In addition to being a factor in establishing diurnal rhythm, the production of cortisol is increased when the fight or flight response is triggered. This response is triggered in stressful situations.

What does cortisol do?

Cortisol effects metabolism by increasing blood sugar from the body's stores. It also influences the immune system by preventing the release of substances in the body that cause inflammation.

When individuals are under chronic stress, cortisol can become persistently elevated and lead to symptoms including:

Anxiety, depression, irritability.

  • Elevated cortisol influences enzymes and receptors for neurotransmitters which have effects on mood and emotion.

Carbohydrate, fat and/or salt cravings.

  • Cortisol is one of the hormones that raises blood pressure, it modulates brain regions that stimulate hunger for sodium and energy rich food. High sugar and high fat foods quiet the stress response because they trigger a dopamine release as a way to self-soothe by making us feel temporarily better.

High blood sugar and insulin resistance.

  • Cortisol raises blood sugar by signalling the production of blood sugar by the liver while at the same time opposing the action of insulin. This means that although there is high blood sugar, the body isn't able to use it.

Weight gain, especially in the abdominal region.

  • Cortisol opposes the actions of leptin, the hormone that tells us we are full after eating. At the same time, excess in blood sugaris converted to fat.

High blood pressure.

  • Cortisol triggers increased ingestion and retention of salt.


Insomnia and sleep disturbances

  • Cortisol can become dysregulated, rising in the evening (10pm second wind and difficulty falling asleep) and failing to spike in the morning (struggle getting up in the morning).

Hormonal imbalances and infertility.

  • Cortisol can inhibit the production of ovarian estrogen and progesterone. It can also decrease the frequency of ovulation.

Irritable bowel syndrome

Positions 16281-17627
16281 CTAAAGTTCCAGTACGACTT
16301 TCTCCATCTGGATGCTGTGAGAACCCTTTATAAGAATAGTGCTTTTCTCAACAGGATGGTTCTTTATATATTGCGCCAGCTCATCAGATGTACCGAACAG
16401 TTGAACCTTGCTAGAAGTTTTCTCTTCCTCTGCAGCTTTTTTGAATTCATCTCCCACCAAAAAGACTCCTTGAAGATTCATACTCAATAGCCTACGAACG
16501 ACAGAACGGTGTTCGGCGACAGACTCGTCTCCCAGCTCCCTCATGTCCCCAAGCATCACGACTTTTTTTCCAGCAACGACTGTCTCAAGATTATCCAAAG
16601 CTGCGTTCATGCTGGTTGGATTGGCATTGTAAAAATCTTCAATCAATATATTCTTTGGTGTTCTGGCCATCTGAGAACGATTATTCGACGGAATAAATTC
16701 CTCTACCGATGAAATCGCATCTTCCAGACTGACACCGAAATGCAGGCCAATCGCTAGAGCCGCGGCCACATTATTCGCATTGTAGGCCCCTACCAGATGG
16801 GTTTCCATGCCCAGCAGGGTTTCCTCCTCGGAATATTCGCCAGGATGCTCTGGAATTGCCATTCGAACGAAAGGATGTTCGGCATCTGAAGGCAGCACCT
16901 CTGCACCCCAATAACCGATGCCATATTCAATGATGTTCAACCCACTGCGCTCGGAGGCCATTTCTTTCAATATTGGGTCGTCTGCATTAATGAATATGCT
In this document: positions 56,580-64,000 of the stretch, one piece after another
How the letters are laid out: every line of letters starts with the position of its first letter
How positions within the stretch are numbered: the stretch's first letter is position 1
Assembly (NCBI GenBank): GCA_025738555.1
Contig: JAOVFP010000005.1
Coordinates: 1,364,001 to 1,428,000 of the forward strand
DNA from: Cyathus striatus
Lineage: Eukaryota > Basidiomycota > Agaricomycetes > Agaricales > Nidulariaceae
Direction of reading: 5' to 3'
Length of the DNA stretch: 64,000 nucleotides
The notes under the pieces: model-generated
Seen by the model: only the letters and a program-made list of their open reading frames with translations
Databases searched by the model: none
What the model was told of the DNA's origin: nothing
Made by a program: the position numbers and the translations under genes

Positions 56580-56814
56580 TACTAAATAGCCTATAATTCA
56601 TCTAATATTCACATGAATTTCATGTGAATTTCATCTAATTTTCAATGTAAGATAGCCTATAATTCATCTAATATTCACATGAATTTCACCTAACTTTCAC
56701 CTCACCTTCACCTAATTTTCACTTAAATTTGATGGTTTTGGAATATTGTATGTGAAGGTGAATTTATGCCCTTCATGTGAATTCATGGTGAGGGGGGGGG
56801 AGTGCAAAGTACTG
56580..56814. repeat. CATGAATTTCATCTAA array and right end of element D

• Cortisol can cause decreased intestinal blood flow and altered movement of the gastrointestinal tract which leads to changes in the gut microflora.

If you suffer from any of the above symptoms and have a moderate degree of stress in your life- your cortisol levels may be a contributing factor.

Along with thorough intake, the naturopathic doctors at Annex Naturopathic Clinic use a specialized diagnostic test called an adrenal hormone profile to objectively assess cortisol production and metabolism.

Furthermore, NDs can help restore balance through lifestyle recommendations, herbal medicine and targeted nutritional supplementation.

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To find additional info on health, wellness, and alternative medicine, please visit us here: holistic doctors

Understanding Your Body's Stress Response System


Chronic stress is detrimental to health. Our modern lifestyle is fast paced and dynamic. It can be hard for our bodies to keep up.

Stress is one of the root causes of many health concerns. The naturopathic doctors at Annex Naturopathic Clinic assess their patient's stress and make connections to how it may be affecting other areas of their health.

Stress Response - Stage 1

Let's begin by understanding the stress response.

First we must acknowledge that the human body and its physiology has not changed significantly from that of our ancestors 50 000 years ago. However, the environment that humans live today is drastically different from hunter-gatherers.